Schoology takes over across one-to-one program


Photo Credit: David Viggiano via Windows 7

The Schoology home page for students. Schoology was implemented on Dec. 8, 2017 after the previously used SchoolFusion was eliminated on Dec. 31, 2017.

by David Viggiano, Staff Writer

While the debate of its pronunciation still stands, most would agree that ever since the implementation of Schoology, things have been running smoothly for students and teachers who use it as an online resource and classroom for students.

After SchoolFusion was set to be eliminated on Dec. 31, 2017, a Glen Rock Public Schools committee of teachers and administrators piloted multiple options. The district had planned on replacing SchoolFusion since around the fall of 2016. Schoology was implemented on Dec. 8, 2017 because it is an ideal learning hub that will eventually consolidate all curriculum online resources. Funding for the program is based on an annual fee integrated into the district’s budgeting process.

“It will prepare students for the college experience as learning management systems are used on all college campuses,” said Dr. Kathleen Regan.

Several positive opinions on Schoology have been expressed by multiple Glen Rock High School users. The platform is designed to be reminiscent of social media for a user-friendly experience. It is also linked to Google allowing for the integration of Docs, Slides, and other platforms.

“So far I like Schoology. I plan to roll out Schoology in place of Google classroom next semester,” said Ms. Mara Siegel, an art teacher.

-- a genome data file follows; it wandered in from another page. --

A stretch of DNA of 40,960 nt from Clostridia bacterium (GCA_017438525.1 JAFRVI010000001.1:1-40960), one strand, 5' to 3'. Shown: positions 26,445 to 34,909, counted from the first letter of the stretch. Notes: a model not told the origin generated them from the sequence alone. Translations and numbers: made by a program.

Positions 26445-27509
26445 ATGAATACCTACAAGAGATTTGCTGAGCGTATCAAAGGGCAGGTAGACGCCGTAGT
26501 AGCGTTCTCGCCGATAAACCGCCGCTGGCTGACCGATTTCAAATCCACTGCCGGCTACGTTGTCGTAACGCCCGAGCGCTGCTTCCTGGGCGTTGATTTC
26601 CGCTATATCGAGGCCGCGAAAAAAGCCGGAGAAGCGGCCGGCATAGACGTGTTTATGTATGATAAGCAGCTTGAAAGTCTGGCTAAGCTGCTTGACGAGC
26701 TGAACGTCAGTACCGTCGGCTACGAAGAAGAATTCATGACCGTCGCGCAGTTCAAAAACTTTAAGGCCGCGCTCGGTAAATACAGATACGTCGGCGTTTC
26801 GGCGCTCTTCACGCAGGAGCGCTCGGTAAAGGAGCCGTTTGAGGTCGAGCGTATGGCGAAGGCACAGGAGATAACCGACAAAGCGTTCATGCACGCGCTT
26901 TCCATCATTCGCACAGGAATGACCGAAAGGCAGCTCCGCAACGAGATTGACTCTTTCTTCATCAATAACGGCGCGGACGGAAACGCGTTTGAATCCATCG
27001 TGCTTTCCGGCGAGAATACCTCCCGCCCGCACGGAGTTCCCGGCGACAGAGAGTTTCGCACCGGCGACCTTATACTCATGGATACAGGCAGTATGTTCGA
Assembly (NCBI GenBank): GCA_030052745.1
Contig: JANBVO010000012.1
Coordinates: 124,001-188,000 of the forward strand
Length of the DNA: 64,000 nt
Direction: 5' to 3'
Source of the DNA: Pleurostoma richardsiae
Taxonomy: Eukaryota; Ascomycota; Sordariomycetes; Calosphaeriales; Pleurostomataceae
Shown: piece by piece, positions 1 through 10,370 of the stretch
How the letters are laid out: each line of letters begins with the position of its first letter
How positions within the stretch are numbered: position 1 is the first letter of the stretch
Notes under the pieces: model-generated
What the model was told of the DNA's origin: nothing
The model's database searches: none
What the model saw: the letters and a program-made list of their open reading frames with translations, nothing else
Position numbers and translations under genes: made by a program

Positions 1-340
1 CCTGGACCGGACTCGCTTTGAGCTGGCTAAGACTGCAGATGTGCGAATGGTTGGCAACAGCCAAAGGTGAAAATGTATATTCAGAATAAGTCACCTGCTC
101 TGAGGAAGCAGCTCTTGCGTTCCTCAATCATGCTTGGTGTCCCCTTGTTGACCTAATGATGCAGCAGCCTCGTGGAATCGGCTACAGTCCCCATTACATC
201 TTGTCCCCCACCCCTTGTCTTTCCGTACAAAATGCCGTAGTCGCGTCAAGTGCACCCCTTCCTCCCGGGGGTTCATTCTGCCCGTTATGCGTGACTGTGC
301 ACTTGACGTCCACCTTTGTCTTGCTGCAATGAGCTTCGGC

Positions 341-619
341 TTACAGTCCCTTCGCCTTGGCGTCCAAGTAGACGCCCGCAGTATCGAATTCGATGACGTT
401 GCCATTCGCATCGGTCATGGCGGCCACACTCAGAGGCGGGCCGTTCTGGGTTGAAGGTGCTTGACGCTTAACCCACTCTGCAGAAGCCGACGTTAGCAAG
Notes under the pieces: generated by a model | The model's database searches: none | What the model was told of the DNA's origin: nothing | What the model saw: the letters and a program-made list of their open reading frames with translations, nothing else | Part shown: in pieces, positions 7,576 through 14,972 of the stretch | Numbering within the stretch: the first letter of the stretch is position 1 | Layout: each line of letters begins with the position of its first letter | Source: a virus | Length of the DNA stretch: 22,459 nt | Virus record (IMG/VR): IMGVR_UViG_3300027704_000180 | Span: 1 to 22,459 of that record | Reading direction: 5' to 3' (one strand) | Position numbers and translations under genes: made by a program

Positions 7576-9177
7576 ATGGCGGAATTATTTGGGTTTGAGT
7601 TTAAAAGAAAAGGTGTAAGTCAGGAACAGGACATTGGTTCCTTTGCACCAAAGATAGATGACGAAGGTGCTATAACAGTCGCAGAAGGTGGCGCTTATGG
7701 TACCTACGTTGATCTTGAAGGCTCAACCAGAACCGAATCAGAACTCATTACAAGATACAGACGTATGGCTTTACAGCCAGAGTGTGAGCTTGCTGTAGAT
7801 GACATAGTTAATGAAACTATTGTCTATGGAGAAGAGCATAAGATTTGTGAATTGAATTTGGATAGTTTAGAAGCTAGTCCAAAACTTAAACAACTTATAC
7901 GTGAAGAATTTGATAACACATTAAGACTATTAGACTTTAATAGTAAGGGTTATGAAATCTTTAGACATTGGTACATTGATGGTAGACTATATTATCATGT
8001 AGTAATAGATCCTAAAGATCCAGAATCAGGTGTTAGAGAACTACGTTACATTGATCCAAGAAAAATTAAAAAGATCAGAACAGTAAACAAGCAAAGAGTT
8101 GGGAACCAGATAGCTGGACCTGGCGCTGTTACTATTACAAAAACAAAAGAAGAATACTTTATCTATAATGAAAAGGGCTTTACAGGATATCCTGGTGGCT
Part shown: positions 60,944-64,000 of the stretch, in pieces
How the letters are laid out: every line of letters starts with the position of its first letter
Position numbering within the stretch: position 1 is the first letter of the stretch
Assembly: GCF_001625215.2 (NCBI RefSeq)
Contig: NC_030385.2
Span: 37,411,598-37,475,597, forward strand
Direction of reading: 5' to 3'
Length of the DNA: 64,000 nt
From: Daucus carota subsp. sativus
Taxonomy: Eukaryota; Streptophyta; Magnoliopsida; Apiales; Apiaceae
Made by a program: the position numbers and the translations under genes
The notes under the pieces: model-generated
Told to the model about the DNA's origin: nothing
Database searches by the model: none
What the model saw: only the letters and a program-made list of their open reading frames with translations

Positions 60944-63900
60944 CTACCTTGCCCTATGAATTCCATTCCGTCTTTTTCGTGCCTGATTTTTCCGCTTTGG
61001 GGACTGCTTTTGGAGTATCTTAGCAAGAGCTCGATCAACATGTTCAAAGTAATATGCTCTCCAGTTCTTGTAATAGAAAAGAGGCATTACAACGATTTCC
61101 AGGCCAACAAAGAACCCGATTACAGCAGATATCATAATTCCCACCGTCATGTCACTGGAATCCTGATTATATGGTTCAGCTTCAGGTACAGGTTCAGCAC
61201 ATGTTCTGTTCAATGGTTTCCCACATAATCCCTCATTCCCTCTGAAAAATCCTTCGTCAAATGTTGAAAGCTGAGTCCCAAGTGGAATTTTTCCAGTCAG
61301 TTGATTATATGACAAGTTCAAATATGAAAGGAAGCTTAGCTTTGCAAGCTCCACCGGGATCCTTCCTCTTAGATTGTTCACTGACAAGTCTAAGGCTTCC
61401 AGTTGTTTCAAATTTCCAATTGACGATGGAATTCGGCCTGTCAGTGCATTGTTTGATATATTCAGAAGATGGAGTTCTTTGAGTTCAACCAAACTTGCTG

However, the new environment, while designed to be user-friendly, is taking some getting used to for some students. In particular, Jack Ferreri (‘20) expressed difficulty in ignoring its limitations and complications.

“Some of my favorite Schoology features are the integrated calendar and the announcements,” he said, “but it’s harder for me to access documents and PowerPoints.”

This is likely due to the simplicity of Google classroom that several students have grown accustomed to. Google classroom was a compelling resource for many students and teachers.

“So far my favorite platform has been Google classroom,” expressed Siegel. “I like that students can work collaboratively on one document. Google classroom also allows students to easily upload videos to an assignment, while Schoology does not.”

Although Google classroom was considered, the staff did not see it fit to become the district’s primary learning platform.

Schoology does have several tools designed to function in similar ways to Google Classroom, so it can be assumed that in the coming months once the student and teacher bodies grow accustomed to it, the integration of multiple functions and features will lead Schoology to be deemed a district-wide success.

“My experience with Schoology has been OK, but I just haven’t figured everything out yet,” Ferreri said.